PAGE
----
The only defendant that appeared and defended at trial was 481 Realty. Testifying for 481 Realty, Gary Krim, who managed the building, referred to the provision of the lease whereunder Dacomi, as tenant, represented that the leased premises would be used exclusively for non-manufacturing commercial use and that it would not sublet the premises or any portion thereof. While admitting that the prior tenant of the premises had requested and received permission to erect the structure in which plaintiff's bedroom was located, for use as a sound studio, Krim denied ever having visited the premises for any purpose after the structure was erected, until after 481 Realty was sued by plaintiff, denied any knowledge of the kitchen in the premises or of the potential combined commercial and residential use of the premises, and denied having seen plaintiff's name on the mailbox for the premises.

Robert Grunes, a professional engineer, testified on behalf of plaintiff. His inspection of the premises in June 2005 disclosed conditions consistent with photographs of the premises taken at the time of the accident. The presence of a kitchen with sinks, cabinets, and a table, of a full bathroom, and of an apparent living room, as well as a work area, indicated to him that the premises were being used, at least in part, for residential purposes. Grunes also inspected the structure in which plaintiff's bedroom had been located. He stated that this was a permanent structure made of sheetrock over lumber, affixed to the wall and containing two levels: one common with the floor of the apartment, and another elevated level that was accessible only by an unsecured ladder with wooden feet. He described the upper level as constituting a mezzanine floor within the meaning of the New York City Building Code (Administrative Code of the City of New York) § 27-232. Based on his inspection, Grunes concluded that the fundamental reason for the accident was that the ladder was not secure, and that, regardless of the use of the premises, it constituted a significant structural or design defect to erect a floor that was only accessible by an unattached ladder.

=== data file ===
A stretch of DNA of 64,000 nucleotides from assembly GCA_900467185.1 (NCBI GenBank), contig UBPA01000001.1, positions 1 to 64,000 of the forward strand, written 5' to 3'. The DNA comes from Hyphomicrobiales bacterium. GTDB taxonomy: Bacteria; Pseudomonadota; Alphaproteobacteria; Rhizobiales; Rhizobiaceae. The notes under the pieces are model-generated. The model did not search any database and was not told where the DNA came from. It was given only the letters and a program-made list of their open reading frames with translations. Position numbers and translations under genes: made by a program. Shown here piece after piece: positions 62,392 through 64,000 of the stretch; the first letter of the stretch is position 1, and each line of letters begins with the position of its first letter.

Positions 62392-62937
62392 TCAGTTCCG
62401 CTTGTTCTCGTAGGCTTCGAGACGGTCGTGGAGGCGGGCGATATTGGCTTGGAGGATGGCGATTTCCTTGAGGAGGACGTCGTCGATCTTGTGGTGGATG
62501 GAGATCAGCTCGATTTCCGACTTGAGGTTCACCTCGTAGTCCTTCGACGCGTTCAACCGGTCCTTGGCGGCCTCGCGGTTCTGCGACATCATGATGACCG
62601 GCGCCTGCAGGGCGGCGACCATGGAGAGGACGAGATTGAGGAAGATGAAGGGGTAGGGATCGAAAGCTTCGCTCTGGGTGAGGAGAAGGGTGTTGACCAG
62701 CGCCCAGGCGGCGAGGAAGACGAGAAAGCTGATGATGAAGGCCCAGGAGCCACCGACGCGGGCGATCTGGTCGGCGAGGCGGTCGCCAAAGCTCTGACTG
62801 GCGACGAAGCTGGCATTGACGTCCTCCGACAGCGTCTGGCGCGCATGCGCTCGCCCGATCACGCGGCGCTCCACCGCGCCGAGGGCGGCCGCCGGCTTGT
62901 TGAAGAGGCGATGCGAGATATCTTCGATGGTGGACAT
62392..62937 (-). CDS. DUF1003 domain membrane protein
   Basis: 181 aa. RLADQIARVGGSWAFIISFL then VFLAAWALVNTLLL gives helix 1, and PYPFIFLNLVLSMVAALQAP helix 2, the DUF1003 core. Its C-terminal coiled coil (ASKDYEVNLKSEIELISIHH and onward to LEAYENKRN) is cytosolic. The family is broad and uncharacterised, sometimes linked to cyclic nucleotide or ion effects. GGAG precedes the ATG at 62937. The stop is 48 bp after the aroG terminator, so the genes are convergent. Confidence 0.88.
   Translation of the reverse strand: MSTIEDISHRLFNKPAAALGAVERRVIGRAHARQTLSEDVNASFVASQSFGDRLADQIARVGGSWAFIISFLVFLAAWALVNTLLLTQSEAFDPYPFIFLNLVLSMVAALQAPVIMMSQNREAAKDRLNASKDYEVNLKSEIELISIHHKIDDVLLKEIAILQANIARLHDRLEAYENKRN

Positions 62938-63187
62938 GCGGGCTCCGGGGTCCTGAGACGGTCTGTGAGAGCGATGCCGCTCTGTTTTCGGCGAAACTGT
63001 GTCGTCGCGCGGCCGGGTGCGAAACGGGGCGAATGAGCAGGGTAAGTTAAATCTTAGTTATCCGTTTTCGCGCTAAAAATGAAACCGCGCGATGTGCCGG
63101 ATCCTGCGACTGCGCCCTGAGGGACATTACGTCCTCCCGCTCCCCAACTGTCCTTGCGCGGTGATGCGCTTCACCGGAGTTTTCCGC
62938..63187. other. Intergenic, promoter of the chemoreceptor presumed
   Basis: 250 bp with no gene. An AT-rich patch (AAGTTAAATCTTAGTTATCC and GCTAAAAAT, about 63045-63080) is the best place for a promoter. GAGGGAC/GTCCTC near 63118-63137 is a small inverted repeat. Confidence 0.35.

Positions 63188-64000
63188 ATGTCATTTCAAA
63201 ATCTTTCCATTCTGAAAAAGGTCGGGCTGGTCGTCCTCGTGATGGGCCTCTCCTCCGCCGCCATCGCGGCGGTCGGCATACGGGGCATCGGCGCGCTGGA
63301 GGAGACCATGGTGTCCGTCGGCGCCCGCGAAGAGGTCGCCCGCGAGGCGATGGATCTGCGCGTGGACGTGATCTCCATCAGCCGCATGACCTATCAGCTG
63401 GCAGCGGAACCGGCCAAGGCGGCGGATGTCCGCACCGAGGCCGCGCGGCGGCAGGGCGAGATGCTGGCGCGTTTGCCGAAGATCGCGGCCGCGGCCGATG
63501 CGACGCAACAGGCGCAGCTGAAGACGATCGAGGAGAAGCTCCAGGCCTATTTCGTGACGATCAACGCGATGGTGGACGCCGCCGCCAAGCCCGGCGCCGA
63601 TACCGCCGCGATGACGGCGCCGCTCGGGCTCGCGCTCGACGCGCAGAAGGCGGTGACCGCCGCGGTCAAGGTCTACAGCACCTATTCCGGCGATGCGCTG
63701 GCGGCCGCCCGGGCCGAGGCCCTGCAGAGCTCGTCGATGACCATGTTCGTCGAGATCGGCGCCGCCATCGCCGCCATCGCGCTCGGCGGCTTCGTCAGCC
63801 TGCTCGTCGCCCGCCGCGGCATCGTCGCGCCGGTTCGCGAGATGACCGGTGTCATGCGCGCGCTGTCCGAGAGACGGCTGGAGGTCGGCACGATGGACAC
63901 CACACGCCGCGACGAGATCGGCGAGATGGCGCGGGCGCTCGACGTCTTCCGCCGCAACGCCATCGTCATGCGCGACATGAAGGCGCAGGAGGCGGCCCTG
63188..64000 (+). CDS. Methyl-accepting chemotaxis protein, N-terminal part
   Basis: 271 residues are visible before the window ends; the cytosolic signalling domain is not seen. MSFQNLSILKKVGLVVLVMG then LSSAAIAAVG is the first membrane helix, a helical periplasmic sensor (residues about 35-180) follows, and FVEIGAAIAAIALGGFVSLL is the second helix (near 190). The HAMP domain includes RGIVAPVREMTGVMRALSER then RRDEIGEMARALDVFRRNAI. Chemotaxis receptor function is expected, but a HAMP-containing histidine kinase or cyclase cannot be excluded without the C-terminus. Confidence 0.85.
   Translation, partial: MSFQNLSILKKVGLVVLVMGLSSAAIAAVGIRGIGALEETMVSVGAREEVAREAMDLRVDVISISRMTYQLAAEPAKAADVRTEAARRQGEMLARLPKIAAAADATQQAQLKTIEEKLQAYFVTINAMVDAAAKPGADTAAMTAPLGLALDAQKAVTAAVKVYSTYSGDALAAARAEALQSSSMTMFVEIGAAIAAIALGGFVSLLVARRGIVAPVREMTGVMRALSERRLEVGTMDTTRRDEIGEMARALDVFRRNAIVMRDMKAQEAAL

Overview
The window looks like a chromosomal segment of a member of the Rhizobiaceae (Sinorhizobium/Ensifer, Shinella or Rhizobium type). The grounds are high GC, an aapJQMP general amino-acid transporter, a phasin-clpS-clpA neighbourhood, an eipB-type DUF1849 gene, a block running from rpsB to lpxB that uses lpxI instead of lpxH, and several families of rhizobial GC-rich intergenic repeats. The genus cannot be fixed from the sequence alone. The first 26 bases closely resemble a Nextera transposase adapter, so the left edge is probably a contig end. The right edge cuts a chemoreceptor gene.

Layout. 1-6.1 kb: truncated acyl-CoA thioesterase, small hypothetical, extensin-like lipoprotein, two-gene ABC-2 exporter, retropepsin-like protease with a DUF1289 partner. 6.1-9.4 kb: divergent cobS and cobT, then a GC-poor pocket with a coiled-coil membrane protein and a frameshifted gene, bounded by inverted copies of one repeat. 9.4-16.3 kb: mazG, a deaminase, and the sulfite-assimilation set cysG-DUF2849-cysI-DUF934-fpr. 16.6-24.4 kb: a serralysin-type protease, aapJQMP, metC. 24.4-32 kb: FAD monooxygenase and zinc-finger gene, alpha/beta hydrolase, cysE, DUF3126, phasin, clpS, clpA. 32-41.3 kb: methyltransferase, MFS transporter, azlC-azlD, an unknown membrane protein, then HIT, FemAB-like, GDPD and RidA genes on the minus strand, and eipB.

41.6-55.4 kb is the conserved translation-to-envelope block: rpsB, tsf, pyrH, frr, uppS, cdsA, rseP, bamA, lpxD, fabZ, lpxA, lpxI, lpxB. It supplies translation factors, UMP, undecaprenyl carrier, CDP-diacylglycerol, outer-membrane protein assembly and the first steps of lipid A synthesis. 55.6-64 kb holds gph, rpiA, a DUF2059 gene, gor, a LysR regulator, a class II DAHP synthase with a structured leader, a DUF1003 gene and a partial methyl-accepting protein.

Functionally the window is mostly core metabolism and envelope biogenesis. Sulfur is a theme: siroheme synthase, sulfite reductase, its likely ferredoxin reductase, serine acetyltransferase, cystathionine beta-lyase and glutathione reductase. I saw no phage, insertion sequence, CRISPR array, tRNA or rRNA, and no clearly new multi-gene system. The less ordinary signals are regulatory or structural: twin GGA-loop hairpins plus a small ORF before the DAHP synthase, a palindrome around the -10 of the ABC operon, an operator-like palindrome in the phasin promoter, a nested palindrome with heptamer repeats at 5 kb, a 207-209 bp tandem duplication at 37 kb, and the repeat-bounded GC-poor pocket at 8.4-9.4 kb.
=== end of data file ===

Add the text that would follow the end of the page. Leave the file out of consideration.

Grunes indicated that 481 Realty, as owner, was chargeable with knowledge of how the leased premises were used, especially since their partial residential use was obvious at the time when the prior tenant left, since a sketch of the alteration to the premises had been attached to Dacomi's lease, and since plaintiff's name was on the doorbell. He stated that it is the owner's obligation to assure compliance with the Building Code, and the safe maintenance of its buildings, citing Administrative Code § 27-128. Grunes identified a number of provisions of the New York City Building Code which, he contended, 481 Realty had violated with respect to the premises. These included having allowed the prior tenant to erect a permanent structure without obtaining a permit, which permit he stated was required because the erection of the structure and the use thereof constituted a change in occupancy or use, citing Administrative Code §§ 27-113, 27-118, and having permitted the erection of a mezzanine floor which did not have an "exit facility" or "access stairs," citing Administrative Code §§ 27-232, 27-357, 27-367. Moreover, Grunes stated, because the erection of the structure created an additional floor, a permit was required, and 481 Realty, as the building owner, was the party responsible for obtaining an application for a permit, citing Administrative Code § 27-151.

On appeal, 481 Realty contends that the action should have been dismissed against it because, as an out-of-possession landlord that had relinquished control of the premises and that had no obligation under the terms of the lease to maintain the premises, it was not liable for injuries that occurred on the premises. However, as the Appellate Division previously noted, because the lease contained a reservation of the owner's right of entry, there existed a "triable issue of fact as to whether the alleged dangerous condition constituted a violation of Administrative Code of the City of New York § 27-357 and a significant structural or design defect" (Bouima v Dacomi, Inc., 36 AD3d 739, 740 [2007]). That decision was sufficiently broad so that proof of another violation of the Administrative Code, apart from § 27-357 and a significant structural design defect, could also support liability against 481 Realty.

Grunes was properly qualified as an expert engineer with extensive knowledge of the Building Code (see Manning v Atlas Tr. Mix Corp., 254 AD2d 336 [1998]). His testimony adequately established the existence of a specific statutory violation and a significant structural or design defect to support ...